Unions resist blanket lease agreement. AirBaltic employees earn much less than Swiss employees, so this is considered wage dumping. Politicians are now active and airlines are fighting back.
When airlines themselves have too few aircraft and too few employees, they turn to wet-lease providers. This is usually done to cover peak demand in the summer, but sometimes also when operations require it. And so Swiss knocked on Air Baltic’s door last winter.
The Latvian airline helped its Swiss subsidiary Lufthansa with up to six Airbus A220 aircraft and staff to “continue to stabilize the flight schedule,” “increase security planning for passengers,” but also “reduce the workload of the Swiss cabin crew,” it announced. What was planned as a temporary mission at the time was repeatedly extended. It currently appears that AirBaltic will continue its flights to Switzerland next summer.
“Any contract between SWISS and AirBaltic will be void.”
But Switzerland is now facing harsh winds. Because the flight attendants’ union is attacking the contract with AirBaltic, as the newspaper first did Scenery mentioned. The reason: AirBaltic employees earn much less. They explained that the basic wages of cabin crew are much less than 2,000 euros per month. In Switzerland the minimum is 3,400 francs. There is an accusation of dumping wages.
The union therefore took action and contacted the Zurich Cantonal Employment Office and requested an evaluation. It ruled that there is a joint authority between the leasing company and the operating company. AirBaltic employees have been working from Zurich for several days at a time. They also work on site outside the cabin (which is within the territory of Latvia) and, as is the case with local employees, are equipped with Zurich Airport ID cards. “Since it is not permitted to recruit employees from abroad to Switzerland, any contract between Swiss and AirBaltic will be void,” it concluded.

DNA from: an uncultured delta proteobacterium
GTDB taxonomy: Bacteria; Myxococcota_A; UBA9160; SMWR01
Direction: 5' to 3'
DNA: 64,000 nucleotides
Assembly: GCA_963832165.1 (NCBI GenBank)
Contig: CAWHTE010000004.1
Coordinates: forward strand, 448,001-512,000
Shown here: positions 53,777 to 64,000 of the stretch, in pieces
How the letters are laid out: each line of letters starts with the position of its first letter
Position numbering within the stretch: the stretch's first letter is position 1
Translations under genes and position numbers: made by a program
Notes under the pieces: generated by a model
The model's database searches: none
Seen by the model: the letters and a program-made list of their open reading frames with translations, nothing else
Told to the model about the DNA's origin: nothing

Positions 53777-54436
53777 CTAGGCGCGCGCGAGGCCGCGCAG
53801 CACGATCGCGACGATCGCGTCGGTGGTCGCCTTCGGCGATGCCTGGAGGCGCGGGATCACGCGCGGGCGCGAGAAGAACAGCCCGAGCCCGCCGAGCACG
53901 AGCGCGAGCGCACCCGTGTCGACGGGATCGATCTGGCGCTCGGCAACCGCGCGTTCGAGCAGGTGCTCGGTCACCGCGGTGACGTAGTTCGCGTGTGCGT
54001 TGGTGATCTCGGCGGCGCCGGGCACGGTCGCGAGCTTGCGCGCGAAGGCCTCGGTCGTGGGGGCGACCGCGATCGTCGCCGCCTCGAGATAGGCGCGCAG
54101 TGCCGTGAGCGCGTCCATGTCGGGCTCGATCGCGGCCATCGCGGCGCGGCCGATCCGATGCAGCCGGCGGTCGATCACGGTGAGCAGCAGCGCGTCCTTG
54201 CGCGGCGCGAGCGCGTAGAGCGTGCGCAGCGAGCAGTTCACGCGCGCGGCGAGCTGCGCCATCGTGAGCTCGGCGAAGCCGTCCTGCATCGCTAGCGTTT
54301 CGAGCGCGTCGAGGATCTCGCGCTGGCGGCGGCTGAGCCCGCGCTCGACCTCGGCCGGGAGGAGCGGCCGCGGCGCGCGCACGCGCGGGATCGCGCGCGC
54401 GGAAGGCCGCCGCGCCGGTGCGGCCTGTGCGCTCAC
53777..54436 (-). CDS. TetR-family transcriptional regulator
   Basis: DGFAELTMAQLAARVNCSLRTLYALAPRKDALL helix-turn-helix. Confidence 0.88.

“Nothing has happened for twelve months.”
“The canton of Zurich must ensure that the Swiss wages are paid, or any contract between the Swiss company and AirBaltic will be declared invalid,” demands Sandrine Nikolic Vos, president of Capers. But Canton Zurich did not move. Thus the flight attendant union, together with the Swiss Confederation of Trade Unions, came to the federal government. The State Secretariat for Economic Affairs in Bern also found the contract to be sensitive. The clarifications showed that “the contractual regulation for the independent operation of flights to and from Zurich Airport represents a cross-border service provided by AirBaltic on behalf of Swiss.” Therefore, Swiss wages must be paid.
At the same time, politics also gets involved. Three members of the Zurich canton parliament submitted a question to the government last week. “Nothing has happened for twelve months. “Twelve months during which Air Baltic employees are sent to Switzerland, to work for us and provide services to the Swiss, but they are not paid enough for it.” She asked: “How does the canton of Zurich intend to handle the situation at the airline?” Baltic/Swiss?” and how to ensure that the pay difference is compensated retroactively.
Switzerland defends itself against accusations…
The Swiss defends himself. Of course, “we generally prefer to conduct all flights ourselves, with our own aircraft and crew. This would also be more attractive financially, a company spokeswoman said. However, wet leases make it possible to mitigate seasonal peak periods or unexpected events. You comply with all legal regulations. “The allegation of illegal or impermissible conduct or contracts in relation to our partnership with AirBaltic is baseless.”
The accusation of dumping wages is also false. “Swiss does not have employment contracts with AirBaltic employees and therefore has no influence on the payment of wages. The Swiss spokeswoman explained that the employees work for Air Baltic, live in Latvia and are mainly deployed on Air Baltic’s regular route network.
AirBaltic is also defending itself against these accusations. All participants in wet rental services are directly employed. They will be “employed with full social security in accordance with Latvian law.” The home base has always been Riga, Latvia, and it should remain that way. It should also be noted that “the average monthly income of a cabin crew is higher than the average income in Latvia for the same job. The average income of employees in the cockpit is even higher than the average income in Latvia for the same job.
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